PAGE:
Folate, also known as vitamin B9, is an essential B-Complex vitamin that is commonly known by its supplemental form 'folic acid'.  Folate is found in most plant-based foods at low levels, but it can be consumed at higher levels in fortified grains

Prenatal Care

Folic acid is well known for its use before and during pregnancy.  Women who are pregnant or planning to have children are advised to take 400 micrograms of folic acid each day. This supplementation is critical in preventing a disorder known as 'neural tube defects.'   The neural tube is the structure that goes on to form the brain and the spinal cord during pregnancy.  Defects can occur when a mother does not have enough folate before and throughout her pregnancy.  The combination of supplementation and food fortification has gone a long way to helping prevent neural tube defects.

Heart Health, Brain Health, & Musculoskeletal Health

Low levels of folate, Vitamin B6, Vitamin B12, betaine (which is derived from Choline), Riboflavin, and Magnesium have all been linked to elevated homocystein levels in the blood.  Homocystein is an amino acid that is known to cause damage to the inner walls of arteries, which can contribute to a variety of cardiovascular and neurological diseases.  People with elevated homocystein levels frequently suffer from decreased bone mineral density, and increased bone fragility.  The link between elevated homocystein and increased bone fragility is not yet known, but one theory suggests that it may be caused by reduced blood flow to the bones.  Other factors that can increase homocystein levels include eating or drinking red meat or dairy products, smoking, drinking coffee or alcohol, obesity, and the normal aging process.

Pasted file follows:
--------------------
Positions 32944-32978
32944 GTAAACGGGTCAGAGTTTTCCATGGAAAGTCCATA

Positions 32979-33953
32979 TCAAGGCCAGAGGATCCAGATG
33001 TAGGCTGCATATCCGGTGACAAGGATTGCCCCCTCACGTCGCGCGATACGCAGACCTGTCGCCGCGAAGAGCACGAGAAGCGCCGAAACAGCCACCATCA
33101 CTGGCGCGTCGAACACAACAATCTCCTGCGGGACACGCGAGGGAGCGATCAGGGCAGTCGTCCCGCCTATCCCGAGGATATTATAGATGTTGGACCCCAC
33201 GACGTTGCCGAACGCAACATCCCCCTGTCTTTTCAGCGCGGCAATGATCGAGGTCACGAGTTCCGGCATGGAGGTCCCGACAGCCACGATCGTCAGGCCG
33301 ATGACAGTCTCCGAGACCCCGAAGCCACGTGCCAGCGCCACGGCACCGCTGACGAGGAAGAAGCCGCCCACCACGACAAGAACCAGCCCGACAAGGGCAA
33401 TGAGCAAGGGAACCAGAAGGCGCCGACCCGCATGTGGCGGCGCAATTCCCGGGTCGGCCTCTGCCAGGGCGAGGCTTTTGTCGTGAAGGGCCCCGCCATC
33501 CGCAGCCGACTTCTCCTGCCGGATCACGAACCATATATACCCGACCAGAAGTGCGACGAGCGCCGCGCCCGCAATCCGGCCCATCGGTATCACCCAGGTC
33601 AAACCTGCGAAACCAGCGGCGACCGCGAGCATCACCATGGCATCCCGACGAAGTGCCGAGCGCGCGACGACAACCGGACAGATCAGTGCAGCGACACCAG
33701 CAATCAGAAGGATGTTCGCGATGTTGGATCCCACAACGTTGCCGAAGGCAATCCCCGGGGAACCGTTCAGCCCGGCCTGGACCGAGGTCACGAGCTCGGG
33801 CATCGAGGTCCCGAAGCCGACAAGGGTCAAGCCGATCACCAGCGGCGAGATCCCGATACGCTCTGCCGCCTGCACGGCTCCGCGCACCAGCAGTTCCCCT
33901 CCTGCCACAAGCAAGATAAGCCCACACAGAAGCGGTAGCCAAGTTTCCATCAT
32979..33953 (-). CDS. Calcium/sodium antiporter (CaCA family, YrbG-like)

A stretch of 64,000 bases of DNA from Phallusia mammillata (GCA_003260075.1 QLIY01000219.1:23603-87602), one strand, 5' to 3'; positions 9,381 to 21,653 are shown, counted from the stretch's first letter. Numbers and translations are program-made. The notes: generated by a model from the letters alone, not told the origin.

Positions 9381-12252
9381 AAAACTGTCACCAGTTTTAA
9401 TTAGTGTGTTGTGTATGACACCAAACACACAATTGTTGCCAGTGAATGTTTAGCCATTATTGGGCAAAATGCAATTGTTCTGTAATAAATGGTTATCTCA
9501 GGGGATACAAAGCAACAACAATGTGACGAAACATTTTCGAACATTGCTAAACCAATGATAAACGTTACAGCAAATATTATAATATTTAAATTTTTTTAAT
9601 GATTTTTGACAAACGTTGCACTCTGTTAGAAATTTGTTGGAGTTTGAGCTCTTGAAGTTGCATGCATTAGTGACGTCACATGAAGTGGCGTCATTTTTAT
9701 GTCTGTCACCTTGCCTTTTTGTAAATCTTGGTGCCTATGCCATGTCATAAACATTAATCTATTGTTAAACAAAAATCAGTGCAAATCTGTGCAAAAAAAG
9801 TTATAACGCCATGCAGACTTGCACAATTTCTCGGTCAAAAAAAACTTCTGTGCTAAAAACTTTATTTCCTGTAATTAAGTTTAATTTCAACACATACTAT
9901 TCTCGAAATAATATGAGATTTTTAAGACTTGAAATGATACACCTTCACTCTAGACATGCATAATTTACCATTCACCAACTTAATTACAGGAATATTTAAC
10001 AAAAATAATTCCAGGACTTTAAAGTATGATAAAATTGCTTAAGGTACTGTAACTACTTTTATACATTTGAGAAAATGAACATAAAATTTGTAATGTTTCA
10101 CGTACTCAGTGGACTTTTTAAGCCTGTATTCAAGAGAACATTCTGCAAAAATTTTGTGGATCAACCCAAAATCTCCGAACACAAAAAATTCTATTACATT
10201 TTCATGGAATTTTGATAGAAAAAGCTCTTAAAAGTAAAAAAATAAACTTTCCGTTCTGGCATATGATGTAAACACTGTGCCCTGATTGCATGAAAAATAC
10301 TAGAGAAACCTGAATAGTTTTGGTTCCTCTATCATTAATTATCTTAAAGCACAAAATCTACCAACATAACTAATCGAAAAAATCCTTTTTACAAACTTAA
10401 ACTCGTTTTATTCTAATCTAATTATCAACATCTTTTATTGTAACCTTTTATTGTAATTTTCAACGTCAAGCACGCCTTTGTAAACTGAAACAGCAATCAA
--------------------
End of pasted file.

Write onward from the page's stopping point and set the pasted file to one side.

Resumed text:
Folate also plays a key role with methylation in the body.  Folic acid and natural folate are both converted into a chemical known as 5-methyltetrahydrofolate (5-MTHF or L-methylfolate) which supports and creates S-Adenosyl Methionine (SAMe), essentially this is the amino-acid Methionine bonded to ATP.  SAMe is what's called a "methyl donor," and has been studied extensively for its use in depression, liver disease and osteoarthritis.  SAMe is sold as a supplement by many companies, but the majority of the research done on this chemical was through injection.  Little is known about whether supplemental SAMe has any positive effects.

A Word of Caution

The other side of folic acid is that, unlike other B-vitamins, it can be unjealthy when taken in high doses. Very large doses of folic acid (as in several thousand times the RDA) does not appear to have immediate negative effects, but prolonged exposure to levels only two and a half times the RDA may be connected to a relative increase in the cancer rates, most notably colon cancer among seniors.  A key message when it comes to nutrition is, "all things in moderation."  Stick to this mantra, and you'll start to see health improvements.  With B vitamins, however, that tends to get thrown out the window.  Most B vitamins have little or no negative side at high doses, and excess amounts are easily filtered from your body.  Folic acid is a major exception, and you must always remember that moderation is key.

Folate Tips

Worried about the risks of folic acid?  You can take smaller doses while maximizing your body’s absorption of folic acid in several easy ways: Try taking it on an empty stomach, take it with Vitamin B12 and Vitamin C, and cut back on your alcohol intake.

Did you know that folate, B12 and Iron all work hand in hand? Overdoing any one of these supplements can mask deficiencies in the other two.  When supplementing your diet with one, it is important to address the other two as well.  It’s like balancing a see-saw that has three seats.  Tell your doctor if you are taking supplements, because it will give them a clearer picture of your overall health, and additional testing that you may require.

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* These statements have not been evaluated by the Food and Drug Administration. This product is not intended to diagnose, treat, cure or prevent any disease.